participation and interaction.

This is not your parents'
physics class (if they took one). Be prepared to learn that your
everyday experiences contain a lot of quantitative information about
the physical world.

Length: 60 minutes (11am - noon)

Prerequisites: 9th-grade algebra.

Teacher info: Daniel Stein (daniel.stein at nyu.edu), NYU Dean of Science, Professor of Physics and Mathematics.



Group Theory and its Applications

We will take a 75-minute journey through the world of group
theory, a somewhat mysterious generalization of concepts taught in high
school algebra. Starting with several rules like "multiplication," we
will build up a cohesive structure, and then study its properties
(associativity, commutativity, etc). Once we have a grasp on how this
thing works, we'll see some very interesting applications in
probability and number theory.

This class is rated green/blue.

Related to: Introduction to Number Theory and Cryptography

Length: 75 minutes

Prerequisites: High school algebra.

Teacher info: Karol Koziol (karolkoziol at nyu.edu), NYU Math Department, Junior Undergrad



Be A Scientist NOW (part 2)

See part 1 above for details.



A Quick Introduction to Visual Neuroscience

How do you understand what you see? You may remember that your
eyeball has a lens, which focuses the image in front of you onto your
retina --- a layer of cells which respond and send signals deeper into
your brain. But what happens then? What does our brain do with that
information? I won't be able to answer these questions, but I'll
describe some of the things that we do know, and present many interesting visual illusions which raise even more questions about the visual system.

Length: 60 minutes (11am - noon)

Prerequisites: Little to none.

Teacher info: Aaditya Rangan (rangan at math.nyu.edu), NYU Applied Math Department, Assistant Professor



Plague, Flu, AIDS, smallpox: using math to model the spread of disease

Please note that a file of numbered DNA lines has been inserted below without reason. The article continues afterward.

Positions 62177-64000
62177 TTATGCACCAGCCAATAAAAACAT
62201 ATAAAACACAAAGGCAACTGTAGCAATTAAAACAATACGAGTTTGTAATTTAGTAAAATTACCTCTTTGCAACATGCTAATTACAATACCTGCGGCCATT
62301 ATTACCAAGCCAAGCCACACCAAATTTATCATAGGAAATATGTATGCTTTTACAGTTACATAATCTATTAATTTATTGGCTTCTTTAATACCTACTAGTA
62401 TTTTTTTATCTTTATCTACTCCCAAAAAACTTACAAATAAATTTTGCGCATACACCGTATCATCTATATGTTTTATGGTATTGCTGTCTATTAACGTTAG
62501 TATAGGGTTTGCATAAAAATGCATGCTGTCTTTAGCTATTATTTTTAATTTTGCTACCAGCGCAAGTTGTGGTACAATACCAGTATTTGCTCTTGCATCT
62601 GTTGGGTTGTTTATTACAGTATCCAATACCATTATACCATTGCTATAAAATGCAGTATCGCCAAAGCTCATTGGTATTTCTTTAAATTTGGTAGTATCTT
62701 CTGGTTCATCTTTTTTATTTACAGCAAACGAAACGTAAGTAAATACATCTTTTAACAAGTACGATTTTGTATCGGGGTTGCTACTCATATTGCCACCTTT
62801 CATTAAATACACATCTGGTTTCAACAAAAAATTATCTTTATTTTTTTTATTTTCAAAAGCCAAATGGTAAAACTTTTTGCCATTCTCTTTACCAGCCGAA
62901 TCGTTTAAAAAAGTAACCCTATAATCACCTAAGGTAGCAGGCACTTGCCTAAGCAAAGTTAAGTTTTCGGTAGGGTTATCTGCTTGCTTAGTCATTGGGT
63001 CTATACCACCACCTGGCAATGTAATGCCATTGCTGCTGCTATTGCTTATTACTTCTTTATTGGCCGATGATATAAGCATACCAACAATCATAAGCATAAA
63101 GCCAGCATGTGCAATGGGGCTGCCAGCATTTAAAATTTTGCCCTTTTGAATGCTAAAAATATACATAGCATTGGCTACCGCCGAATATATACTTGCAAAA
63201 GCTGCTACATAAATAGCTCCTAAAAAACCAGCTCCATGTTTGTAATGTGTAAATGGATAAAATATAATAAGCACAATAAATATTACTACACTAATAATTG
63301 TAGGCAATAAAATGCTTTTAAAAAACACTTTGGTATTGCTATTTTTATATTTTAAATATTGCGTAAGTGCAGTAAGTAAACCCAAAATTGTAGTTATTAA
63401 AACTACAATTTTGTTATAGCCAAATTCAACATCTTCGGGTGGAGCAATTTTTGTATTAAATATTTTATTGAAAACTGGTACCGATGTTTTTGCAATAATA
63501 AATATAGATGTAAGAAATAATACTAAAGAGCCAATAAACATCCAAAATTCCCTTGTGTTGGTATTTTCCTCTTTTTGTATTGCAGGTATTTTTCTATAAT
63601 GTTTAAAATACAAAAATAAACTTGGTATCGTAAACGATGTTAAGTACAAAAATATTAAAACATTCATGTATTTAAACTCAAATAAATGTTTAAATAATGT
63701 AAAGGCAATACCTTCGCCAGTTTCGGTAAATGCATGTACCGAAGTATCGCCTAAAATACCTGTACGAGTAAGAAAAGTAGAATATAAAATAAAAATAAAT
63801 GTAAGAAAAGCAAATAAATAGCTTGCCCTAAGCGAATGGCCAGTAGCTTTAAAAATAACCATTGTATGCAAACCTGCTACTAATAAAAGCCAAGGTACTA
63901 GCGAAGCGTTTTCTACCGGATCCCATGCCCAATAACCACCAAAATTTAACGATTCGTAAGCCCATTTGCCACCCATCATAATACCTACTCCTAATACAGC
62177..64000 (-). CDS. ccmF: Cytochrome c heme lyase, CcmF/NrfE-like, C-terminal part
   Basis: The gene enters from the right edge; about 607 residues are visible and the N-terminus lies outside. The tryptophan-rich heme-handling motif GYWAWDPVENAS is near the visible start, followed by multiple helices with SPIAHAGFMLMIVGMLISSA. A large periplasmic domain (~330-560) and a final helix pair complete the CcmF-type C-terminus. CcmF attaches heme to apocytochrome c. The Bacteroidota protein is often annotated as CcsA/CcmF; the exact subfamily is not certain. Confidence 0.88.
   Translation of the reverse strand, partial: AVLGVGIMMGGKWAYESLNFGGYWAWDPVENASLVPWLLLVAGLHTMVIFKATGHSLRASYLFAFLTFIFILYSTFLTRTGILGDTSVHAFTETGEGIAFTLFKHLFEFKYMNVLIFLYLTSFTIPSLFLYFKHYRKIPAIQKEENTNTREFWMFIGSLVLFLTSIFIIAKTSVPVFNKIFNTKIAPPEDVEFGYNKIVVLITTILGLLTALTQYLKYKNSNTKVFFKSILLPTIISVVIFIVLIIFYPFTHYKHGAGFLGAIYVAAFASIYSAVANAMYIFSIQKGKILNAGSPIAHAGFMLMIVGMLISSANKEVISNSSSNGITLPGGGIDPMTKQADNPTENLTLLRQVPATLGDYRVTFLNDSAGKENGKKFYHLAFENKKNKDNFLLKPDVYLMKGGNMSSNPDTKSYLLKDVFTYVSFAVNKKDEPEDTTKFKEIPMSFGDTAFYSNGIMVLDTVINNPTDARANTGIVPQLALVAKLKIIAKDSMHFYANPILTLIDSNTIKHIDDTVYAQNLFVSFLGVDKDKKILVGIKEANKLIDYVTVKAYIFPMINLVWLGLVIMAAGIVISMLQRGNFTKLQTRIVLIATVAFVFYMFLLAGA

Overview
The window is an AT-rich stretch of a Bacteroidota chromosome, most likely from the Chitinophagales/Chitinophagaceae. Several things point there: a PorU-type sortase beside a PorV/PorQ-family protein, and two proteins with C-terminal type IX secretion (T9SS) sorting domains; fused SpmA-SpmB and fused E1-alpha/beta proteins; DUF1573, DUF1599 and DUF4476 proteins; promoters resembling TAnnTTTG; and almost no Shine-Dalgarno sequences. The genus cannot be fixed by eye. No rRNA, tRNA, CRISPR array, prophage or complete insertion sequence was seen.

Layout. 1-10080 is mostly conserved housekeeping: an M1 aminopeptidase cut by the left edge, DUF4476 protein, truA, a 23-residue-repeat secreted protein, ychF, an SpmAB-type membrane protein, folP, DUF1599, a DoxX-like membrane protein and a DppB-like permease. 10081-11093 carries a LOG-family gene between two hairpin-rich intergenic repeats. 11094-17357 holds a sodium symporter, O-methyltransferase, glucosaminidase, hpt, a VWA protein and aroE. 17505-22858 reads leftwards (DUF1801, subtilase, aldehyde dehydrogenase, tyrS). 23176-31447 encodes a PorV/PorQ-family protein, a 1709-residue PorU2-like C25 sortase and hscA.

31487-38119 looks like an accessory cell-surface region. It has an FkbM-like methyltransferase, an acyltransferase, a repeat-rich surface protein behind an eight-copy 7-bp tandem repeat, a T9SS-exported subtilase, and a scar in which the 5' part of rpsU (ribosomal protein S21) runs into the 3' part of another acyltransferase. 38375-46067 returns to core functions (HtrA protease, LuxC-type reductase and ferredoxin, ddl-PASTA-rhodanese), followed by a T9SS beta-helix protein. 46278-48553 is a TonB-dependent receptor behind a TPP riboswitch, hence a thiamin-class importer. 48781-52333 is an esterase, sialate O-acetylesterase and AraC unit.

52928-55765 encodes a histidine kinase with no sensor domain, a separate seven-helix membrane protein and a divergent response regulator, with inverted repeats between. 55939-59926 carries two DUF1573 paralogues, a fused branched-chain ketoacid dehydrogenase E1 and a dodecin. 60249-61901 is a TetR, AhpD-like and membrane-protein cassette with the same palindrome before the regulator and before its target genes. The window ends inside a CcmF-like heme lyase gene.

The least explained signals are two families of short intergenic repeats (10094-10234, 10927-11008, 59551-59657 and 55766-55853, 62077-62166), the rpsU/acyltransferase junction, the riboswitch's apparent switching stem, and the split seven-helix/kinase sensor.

We will study the spreading of different diseases using a
mathematical model. We will begin by using a model developed by Kermack
and McKendrick in 1927 that can be used to explain many different
epidemics that have occurred in history, like the influenza epidemic of
1918-1919 or the spreading of the Great Plague. How can one model
represent so many different epidemics?

Most of the time in this class will be spent on developing the
model and looking at different solutions of the model. Most importantly
we will study how do we know when the epidemic spreads and when does it
die out. Depending on time, we will learn how to make the model more
specific, possibly for a specific disease, or how to include
vaccinations and so on.

Length: 60 minutes (11am - noon)

Prerequisites: None.

Teacher info: Shilpa Khatri (khatri at cims.nyu.edu), NYU Math Department, 5th year PhD student.



Introductory Survey of Computer Engineering Major

If you think you have interest in hardware, and software alike,
and you want to, or thinking about to major in computer engineering,
this talk is the one that you want to attend. We will talk about truth
tables, number representations, adders, flip-flop circuits, logic gates
and much more. If that scares you, don't worry! Everything from the
basics will be discussed! In addition, the future of computer
engineering major will be discussed with emphasis on research
opportunities in this field. Any questions related to selecting
computer science, electrical engineering, or computer engineering major
will also be answered.

Length: 60 minutes (11am - noon)

Prerequisites: none

Teacher info: Zeeshan Mughal (zeeshan.jp at gmail.com), Stony Brook Computer Engineering
Department, 1st year undergraduate student. cSplash alum!



Genetic Algorithms

It is all about survival of the fittest in problem-solving
techniques! Living organisms continue to perfect themselves through the
process of evolution. They exhibit versatility and ability to change
and adapt whenever necessary. If problem-solving techniques can follow
such a process, solutions may be more easily attainable than
traditional methods. Genetic algortihms are search procedures based on